Face to face, hybrid and online classroom types can all be beneficial platforms to transfer knowledge to a student. They each have different opportunities and draw backs but provide learners an all but custom learning experience (Crawford, Smith, & Smith, 2008). Through various reading, I will briefly explain the differences of the three classroom types and how students and teachers are affected by them. I also point out what I believe would be a usefull teaching technique for each setting from this website: http://pedagogy.merlot.org/TeachingStrategies.html
In face to face settings especially in higher education (the learning context in focus), most of the learning comes in lecture form. Teachers and instructors spend their time preparing the lectures to pass on pertinent information (Bates & Watson, 2008). Assessments are completed using formal testing methods to display that student know the information. For face to face classroom settings, the teach technique that works best are “lecture strategies” (Pedigogy, 2014). This technique, when used properly, can transmit information appropriately. The ability to explain the main point and back it up three or four examples gives the students tangible ways to understand the principle (Center for Teaching, 2006).
Hybrid classroom settings in higher education are useful to allow more classes to take to place when a campus has limited physical space. Lectures might be more condensed as the instructor has only half the face to face time than in a traditional classroom setting. The instructors also have to find new activities to present online. Assessments can be done in the class and/or online. Though formal tests are harder to prove that the student actually knows the information (Bates & Watson, 2008). Team-Based learning can be a useful strategy for hybrid courses (Pedigogy, 2014). This strategy can allow students to learn through lectures in a classroom setting and then do out of class work together through web-based applications. This allows the group of students to learn from each other (Michaelsen & Sweet, 2008).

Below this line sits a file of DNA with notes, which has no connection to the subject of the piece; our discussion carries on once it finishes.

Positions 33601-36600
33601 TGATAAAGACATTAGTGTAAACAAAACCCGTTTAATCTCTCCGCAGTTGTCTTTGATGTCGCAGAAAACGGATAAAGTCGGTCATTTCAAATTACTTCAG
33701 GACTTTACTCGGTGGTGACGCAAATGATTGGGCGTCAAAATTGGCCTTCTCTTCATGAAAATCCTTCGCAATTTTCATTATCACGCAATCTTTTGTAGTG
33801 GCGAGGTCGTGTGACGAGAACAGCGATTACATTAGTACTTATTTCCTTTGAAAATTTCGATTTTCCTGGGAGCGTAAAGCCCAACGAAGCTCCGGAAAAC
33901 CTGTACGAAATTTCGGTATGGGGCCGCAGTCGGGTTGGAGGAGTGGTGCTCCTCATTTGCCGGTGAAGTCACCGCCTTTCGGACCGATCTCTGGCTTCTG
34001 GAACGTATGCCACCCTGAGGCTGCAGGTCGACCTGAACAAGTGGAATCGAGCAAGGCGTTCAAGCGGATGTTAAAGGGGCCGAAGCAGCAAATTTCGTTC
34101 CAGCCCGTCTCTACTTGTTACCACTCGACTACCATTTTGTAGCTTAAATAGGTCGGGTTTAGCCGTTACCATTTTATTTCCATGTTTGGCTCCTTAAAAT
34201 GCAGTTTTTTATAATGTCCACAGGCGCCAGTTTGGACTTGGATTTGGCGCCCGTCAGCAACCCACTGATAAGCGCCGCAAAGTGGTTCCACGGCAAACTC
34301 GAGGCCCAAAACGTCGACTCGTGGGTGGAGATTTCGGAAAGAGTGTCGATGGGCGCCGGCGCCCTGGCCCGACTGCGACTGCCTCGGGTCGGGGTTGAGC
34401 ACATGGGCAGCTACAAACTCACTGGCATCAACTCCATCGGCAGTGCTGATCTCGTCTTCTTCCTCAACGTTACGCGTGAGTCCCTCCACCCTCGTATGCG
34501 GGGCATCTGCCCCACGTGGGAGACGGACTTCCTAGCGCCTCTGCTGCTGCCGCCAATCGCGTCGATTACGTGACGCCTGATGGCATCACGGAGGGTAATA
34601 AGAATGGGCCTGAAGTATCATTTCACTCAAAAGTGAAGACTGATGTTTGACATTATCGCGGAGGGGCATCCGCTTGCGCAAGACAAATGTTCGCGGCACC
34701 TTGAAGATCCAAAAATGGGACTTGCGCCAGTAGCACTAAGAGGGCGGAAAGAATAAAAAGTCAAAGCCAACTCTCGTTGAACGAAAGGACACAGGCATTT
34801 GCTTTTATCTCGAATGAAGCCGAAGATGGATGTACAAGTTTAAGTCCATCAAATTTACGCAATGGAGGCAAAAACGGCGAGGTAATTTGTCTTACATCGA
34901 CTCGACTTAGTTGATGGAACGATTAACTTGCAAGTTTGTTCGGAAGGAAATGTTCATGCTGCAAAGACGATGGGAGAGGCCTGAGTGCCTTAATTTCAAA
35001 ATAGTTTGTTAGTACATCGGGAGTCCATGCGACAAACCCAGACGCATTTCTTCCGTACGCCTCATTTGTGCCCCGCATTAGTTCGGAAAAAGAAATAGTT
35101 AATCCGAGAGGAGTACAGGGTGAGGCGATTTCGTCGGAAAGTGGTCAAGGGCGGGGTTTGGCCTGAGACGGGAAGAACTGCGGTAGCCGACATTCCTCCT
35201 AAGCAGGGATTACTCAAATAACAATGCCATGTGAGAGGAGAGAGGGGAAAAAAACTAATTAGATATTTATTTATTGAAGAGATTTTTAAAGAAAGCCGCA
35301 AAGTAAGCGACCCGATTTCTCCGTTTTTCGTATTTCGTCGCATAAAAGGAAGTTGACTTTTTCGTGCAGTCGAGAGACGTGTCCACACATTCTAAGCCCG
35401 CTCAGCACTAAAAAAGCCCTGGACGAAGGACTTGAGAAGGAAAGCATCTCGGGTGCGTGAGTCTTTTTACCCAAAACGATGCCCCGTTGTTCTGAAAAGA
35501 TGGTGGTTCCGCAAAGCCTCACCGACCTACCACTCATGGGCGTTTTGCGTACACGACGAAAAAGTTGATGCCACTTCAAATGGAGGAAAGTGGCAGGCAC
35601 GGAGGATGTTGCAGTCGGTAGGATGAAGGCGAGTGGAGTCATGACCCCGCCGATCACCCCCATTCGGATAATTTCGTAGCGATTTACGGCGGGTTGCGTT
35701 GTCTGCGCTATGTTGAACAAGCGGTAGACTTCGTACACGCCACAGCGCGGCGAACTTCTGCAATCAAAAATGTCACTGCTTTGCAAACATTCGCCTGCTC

All online courses allow for the students to learn the materials at their own pace on their own time. Online learning allows for more educational opportunities though it provides challenges for the instructors. There are no formal lecture so the instructors spend the time find learning materials for the students to read and interact with. There are more opportunities for student to student interaction through forums and other web based activities. Instead of exams and tests, student assessment is performed by evaluating writings, postings, quality of peer to peer interaction and other methods (Bates & Watson, 2008). Online learning communities can be a good way to facilitate online learning (Pedigogy, 2014). Learning communities can be comprised of students all focused on one subject area. The students can work on projects, assignments and other activities together to learn common interest material. The students can bounce ideas off each other, critique other students work and help tutor other students as needed.
With my learning activity, communities of practice among student union student employees, I’ll be using an all online classroom approach. As mentioned, the “learning community” teaching technique would work well in this learning activity. It will allow for the student within the various communities of practice to learn and perfect their discipline. The communities can help each other through current issues, show each other new articles or other readings and critique work performed by other. The all online classroom setting allows for long term collaboration and learning amongst the community’s members as well.
With all that in mind where will the next classroom setting be? Could a hybrid system work that has students in a physical classroom a third of the time or even a quarter? Will there be online classes that are hosted at the same time every week and students video conference in? I think the classroom settings that exist allow for a type of education that could fit almost anyone and any learner type and future ones will only expand it more.
For more information about online learning communities and blending those with traditional classrooms please visit this link: http://bit.ly/1byanyI
Bates, C., & Watson, M. (2008). Re-learning teaching techniques to be effective in hybrid and online courses. The Journal of American Academy of Business, Cambridge, 13(1), 38-44.
Center for Teaching, L. A. (2006). Strategies for Improving Comprehension of Lectures. In S. O. University (Ed.).
Crawford, C. M., Smith, R. A., & Smith, M. S. (2008). Course student satisfaction results: Differentiation between face-to-face, hybrid, and online learning environments. CEDER Yearbook, 135-149.
Michaelsen, L., & Sweet, M. (2008). Team-Based Learning. Advocare, June.
Pedigogy, M. (2014). Merlot Pedagogy. Teaching Strategies. from http://pedagogy.merlot.org/TeachingStrategies.html